I know well what your labours are, My Dear Genl, and the
difficulty & privation you have to incounter [sic] in your endeavours
to Sustain the Country[.] I can only say “well done thou good & faithful
Servant you shall have your rewards[.] Mr ___ [?] will
return in one of the vessels. Com M. has the articles he
took off—and, probably, directed him to send them to him
some time ago! Indeed, every thing is now in a fair train
for examination—explanation—for Safety & Security.
I shall proceed in one of the vessels which will go
into Galveston Harbor unless I am thrown overboard!
Mr Stephens will go up in the New York possibly and by whom [I]
will forward this.
I was very unwell when I last wrote & Confined to
my room & bed for three weeks after Col Bryan left
under the Doctor’s charge—Leeched & blinched—depleted
in person & purse pretty thoroughly I can assure you.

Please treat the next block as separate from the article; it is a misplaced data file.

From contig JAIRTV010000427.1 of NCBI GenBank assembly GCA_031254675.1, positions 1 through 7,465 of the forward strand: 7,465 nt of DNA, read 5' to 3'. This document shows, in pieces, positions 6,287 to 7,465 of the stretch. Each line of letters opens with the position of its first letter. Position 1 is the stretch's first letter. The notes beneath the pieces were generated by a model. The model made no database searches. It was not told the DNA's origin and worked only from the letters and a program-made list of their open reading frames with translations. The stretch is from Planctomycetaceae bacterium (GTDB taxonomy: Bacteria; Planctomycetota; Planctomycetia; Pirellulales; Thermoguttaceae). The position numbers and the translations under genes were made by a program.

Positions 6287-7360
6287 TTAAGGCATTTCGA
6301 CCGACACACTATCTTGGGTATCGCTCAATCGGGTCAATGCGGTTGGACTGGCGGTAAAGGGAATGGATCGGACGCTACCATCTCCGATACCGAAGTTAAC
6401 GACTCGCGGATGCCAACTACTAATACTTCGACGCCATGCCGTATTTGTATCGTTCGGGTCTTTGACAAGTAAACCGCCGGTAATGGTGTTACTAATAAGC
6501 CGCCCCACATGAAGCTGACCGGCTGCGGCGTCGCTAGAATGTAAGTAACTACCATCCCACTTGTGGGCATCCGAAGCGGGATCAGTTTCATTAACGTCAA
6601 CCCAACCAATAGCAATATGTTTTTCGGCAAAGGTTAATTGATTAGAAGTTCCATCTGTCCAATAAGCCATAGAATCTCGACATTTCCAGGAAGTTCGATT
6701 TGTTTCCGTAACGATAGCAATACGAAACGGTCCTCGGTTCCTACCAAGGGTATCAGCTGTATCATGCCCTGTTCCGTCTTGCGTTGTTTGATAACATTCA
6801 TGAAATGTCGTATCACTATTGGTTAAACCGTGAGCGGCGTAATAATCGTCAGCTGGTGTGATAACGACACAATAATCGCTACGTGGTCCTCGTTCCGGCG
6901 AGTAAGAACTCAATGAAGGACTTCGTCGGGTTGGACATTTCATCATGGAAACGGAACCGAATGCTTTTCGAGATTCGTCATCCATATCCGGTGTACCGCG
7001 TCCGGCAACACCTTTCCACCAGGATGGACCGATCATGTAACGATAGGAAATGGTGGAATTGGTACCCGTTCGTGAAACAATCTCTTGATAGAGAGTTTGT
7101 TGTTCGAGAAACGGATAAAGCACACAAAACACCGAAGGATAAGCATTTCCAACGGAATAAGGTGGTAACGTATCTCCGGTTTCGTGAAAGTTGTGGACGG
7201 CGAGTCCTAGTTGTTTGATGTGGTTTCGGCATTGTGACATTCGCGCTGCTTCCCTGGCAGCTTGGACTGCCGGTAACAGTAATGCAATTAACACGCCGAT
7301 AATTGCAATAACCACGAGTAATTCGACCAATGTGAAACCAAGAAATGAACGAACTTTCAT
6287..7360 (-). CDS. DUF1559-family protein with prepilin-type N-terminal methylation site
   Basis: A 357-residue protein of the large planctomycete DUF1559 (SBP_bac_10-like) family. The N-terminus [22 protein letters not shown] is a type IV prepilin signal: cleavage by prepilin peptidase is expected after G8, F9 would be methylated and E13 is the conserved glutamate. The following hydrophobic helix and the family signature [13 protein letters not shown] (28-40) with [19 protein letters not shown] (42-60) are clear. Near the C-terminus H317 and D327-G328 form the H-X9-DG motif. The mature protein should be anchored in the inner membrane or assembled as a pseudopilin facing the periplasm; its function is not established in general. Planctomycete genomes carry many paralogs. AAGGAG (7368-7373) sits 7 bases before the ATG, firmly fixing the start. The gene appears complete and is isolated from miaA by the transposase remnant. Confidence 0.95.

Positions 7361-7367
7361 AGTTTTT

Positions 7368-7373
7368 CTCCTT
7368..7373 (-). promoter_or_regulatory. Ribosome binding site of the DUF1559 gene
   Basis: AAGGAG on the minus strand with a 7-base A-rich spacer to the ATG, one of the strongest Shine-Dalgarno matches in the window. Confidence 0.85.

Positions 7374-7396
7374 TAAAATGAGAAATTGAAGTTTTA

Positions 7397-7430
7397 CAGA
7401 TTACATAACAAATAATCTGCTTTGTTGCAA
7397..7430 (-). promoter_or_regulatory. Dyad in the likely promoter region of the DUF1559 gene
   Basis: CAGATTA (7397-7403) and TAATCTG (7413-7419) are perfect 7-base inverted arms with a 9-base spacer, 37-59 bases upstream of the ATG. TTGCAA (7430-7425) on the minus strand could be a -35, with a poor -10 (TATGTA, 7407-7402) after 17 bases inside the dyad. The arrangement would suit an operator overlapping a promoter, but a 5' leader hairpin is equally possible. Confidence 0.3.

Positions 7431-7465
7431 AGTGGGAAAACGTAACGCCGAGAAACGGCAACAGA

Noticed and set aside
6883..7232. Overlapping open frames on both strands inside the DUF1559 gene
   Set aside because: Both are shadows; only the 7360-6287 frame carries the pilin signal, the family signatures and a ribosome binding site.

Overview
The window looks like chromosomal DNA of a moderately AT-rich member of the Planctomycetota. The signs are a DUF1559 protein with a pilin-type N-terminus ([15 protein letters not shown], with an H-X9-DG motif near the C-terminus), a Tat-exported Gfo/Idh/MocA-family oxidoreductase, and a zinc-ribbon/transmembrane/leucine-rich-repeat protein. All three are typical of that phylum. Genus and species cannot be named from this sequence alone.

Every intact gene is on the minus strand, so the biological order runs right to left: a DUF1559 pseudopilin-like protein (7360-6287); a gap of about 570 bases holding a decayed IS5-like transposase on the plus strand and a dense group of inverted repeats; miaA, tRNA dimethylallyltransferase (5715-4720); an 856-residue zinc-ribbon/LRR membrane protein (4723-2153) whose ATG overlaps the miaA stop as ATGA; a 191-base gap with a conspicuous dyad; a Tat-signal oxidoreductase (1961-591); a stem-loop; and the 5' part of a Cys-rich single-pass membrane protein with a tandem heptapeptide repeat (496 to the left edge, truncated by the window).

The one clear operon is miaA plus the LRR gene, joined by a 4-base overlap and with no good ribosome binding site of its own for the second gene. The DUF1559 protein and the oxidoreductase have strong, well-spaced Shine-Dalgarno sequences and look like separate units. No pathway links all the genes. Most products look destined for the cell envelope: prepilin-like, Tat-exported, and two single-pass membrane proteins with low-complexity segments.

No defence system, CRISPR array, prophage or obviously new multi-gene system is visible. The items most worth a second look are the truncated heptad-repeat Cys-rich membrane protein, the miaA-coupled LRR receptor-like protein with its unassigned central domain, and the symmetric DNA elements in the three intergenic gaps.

Am convalescing fast, however, and believe I may say
that “Richard’s himself again.” I am really heartily
tired of N.O. & want to get home, badly. Please present
me most respectfully to Mrs Houston & be assured
Dear Genl, that I am,
Faithfully & truly,
P.S. In a late letter from Genl Swartout
he desires to be particularly remembered
to you[.] He appears in good spirits[.]
[Note from left margin]
P.S. 2nd—Finding a Gentleman on whom I can rely going with N. York
to Galveston I shall send all my
dispatches by him to Gail Borden ____ [?] to forwarded by him to
the Seat of Govt[.] Mr Stephens will ______ [?]
in one of the vessels.
James Morgan to Sam Houston, April 8, 1843. Andrew Jackson Houston Papers #3013, Archives and Information Services Division, Texas State Library and Archives Commission.